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When You Are Going through Trials

Refer to Step 10: I choose to believe God still has a purpose for my life—a purpose for good and not evil.

 

 

I love those who can smile in trouble, who can gather strength from distress, and grow brave by reflection. ‘Tis the business of little minds to shrink, but they whose heart is firm, and whose conscience approves their conduct, will pursue their principles unto death.

—Thomas Paine

The Scriptures teach us to “count it all joy” when we experience difficult “trials” in our lives. When you read this for the first time, however, it seems like it must be a typo. In your mind you say, Surely, God doesn’t expect me to count it all joy that I’ve lost my job, my house, my child, or my health, does He?

As difficult to accept as it seems, that’s exactly what He wants you to do—to count it all joy. Just because you can’t see a way out of your circumstance doesn’t mean there isn’t one.

Remember, God’s thoughts are higher than our thoughts, and He already knows the outcome. From His perspective, it’s already a done deal, and all He is waiting for is for you to fall in line. The way to do this is by putting everything in His hands—especially the outcome, which you have no control over anyway.

Look to Him; thank Him for your circumstance; and fall in step. When you do, numerous character qualities will be enhanced in you. Everybody has trials. Everybody has disappointments. Everybody has failures. It’s what you do with it that counts.

If you chafe, becoming bitter and petulant, you will have failed to mature in an area where you need to become an adult. This means you will need to repeat the experience—like a student who is required to retake a failed course. The choice is yours: you can either demonstrate wisdom, by counting it all joy, or you can go through the experience again.

As for me, I’ve gone through many trials with mixed results. Like most, I’ve chafed more often than I should have, which has meant I’ve needed to repeat several painful experiences. Now, when they come my way, I accept the message of this chorus as true:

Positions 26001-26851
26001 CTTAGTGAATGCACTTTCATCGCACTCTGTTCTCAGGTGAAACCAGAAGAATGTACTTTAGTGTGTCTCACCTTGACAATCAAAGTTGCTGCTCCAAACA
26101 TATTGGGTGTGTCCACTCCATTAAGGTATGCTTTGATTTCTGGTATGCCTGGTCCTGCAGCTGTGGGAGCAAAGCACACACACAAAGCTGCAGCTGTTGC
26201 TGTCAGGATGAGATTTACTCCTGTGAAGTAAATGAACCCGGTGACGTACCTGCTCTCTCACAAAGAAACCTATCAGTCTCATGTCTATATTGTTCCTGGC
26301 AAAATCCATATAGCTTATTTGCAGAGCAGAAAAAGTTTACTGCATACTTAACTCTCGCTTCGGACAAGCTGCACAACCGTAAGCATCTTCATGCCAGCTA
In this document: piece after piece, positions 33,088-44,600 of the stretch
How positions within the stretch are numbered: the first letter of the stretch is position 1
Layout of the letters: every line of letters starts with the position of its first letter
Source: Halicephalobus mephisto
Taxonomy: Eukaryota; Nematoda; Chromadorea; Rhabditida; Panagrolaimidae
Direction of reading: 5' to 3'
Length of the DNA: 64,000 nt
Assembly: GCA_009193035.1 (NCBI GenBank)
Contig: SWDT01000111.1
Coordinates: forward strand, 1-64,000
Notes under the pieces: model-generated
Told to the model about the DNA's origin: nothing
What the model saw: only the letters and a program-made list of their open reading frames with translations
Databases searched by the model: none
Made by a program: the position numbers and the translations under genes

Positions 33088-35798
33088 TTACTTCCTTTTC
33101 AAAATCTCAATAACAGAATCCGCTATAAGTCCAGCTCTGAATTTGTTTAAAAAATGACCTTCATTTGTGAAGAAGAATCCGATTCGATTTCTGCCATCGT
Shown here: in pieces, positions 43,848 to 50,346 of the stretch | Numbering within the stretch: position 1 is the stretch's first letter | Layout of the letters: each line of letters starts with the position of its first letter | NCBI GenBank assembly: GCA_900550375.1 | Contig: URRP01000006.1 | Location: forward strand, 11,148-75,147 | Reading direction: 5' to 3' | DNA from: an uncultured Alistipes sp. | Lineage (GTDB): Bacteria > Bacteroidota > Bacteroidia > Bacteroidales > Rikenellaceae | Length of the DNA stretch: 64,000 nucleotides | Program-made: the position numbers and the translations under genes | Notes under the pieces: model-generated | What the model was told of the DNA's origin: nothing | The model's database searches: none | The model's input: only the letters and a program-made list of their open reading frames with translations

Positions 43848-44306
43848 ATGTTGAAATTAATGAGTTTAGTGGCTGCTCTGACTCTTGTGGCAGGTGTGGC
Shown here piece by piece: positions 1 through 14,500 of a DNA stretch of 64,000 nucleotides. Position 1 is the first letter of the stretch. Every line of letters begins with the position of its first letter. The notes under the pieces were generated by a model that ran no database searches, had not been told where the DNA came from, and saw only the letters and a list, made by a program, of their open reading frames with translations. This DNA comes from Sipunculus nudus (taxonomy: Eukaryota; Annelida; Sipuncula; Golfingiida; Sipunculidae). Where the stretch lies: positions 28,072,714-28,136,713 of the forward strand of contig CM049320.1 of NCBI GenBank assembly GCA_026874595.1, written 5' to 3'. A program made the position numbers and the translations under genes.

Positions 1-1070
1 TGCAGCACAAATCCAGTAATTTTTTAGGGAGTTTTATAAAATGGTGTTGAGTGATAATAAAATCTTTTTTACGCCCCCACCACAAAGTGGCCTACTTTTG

You give and take away

You give and take away

My heart will choose to say

Lord, blessed be Your name.

In everything give thanks; for this is God’s will for you in Christ Jesus. (I Thessalonians 5:18)

Jack Watts

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The Power of Words

 

 

Refer to Step 7: I will make a detailed, written account of my abusive experiences, as well as my subsequent behavior. I commit to being as thorough and honest as I’m able.

There is a weird power in a spoken word . . . and a word carries far—very far—deals destruction through time as the bullets go flying through space.

—Joseph Conrad

Words are more powerful than most people can comprehend. No matter how much you desire to do so, you can never retract hurtful words spoken in the heat of an argument. Once they leave your mouth, those words can never be retrieved. Nearly everybody can remember hurtful words that were maliciously spoken when they were children, even decades earlier. For many, the pain from a rebuke can be felt years after it was delivered.

Hurtful, scolding words make indelible imprints on our minds and on our hearts. The wounds they inflict may last a lifetime. Unfortunately, apologies don’t erase them from our memories—nothing can. The Scriptures tell us that no man can “tame the tongue. It’s a restless evil, full of deadly poison.” The power of words is incredible, especially negative, abusive ones.

Several years ago, a survey asked mothers to keep a daily record of how many times they made negative and positive comments to their children. The results were startling. The mothers documented that they made critical remarks ten times more often than encouraging words.

Statistics reveal that in an average household, children hear “no” or are told they “can’t” more than 148,000 times by the time they reach eighteen. One school did its own three-year survey and discovered the teachers were negative with their students 75 percent of the time. The study also determined that it required four positive statements from a teacher to offset the effects of one negative statement.

Why not take a few minutes and write down the negative things you have said to someone you care about? If you do, it will help you to think before you speak, and it can also help you make a positive impact upon another. Saying something positive can help heal a broken relationship. By encouraging someone today, it will also help advance your recovery. So, be merciful to someone who is wounded—someone who is in desperate need of validation.

Death and life are in the power of the tongue, and those who love it will eat its fruit. (Psalm 18:21)

Jack Watts

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Recognizing Financial Abuse

 

Refer to Step 4: I choose to believe what God says about Himself: that He is good and can be trusted. I recognize that God is not the abuser; rather, people who misuse their authority are the abusers.

 

We make a living by what we get, we make a life by what we give.

—Winston Churchill

It’s important for everybody to learn how to recognize spiritual abusiveness. Obviously, there are many ways it can manifest itself, but one of the most common ways is financially. In this area, let the buyer beware is an appropriate saying. It’s not a Scriptural verse, but it’s certainly true.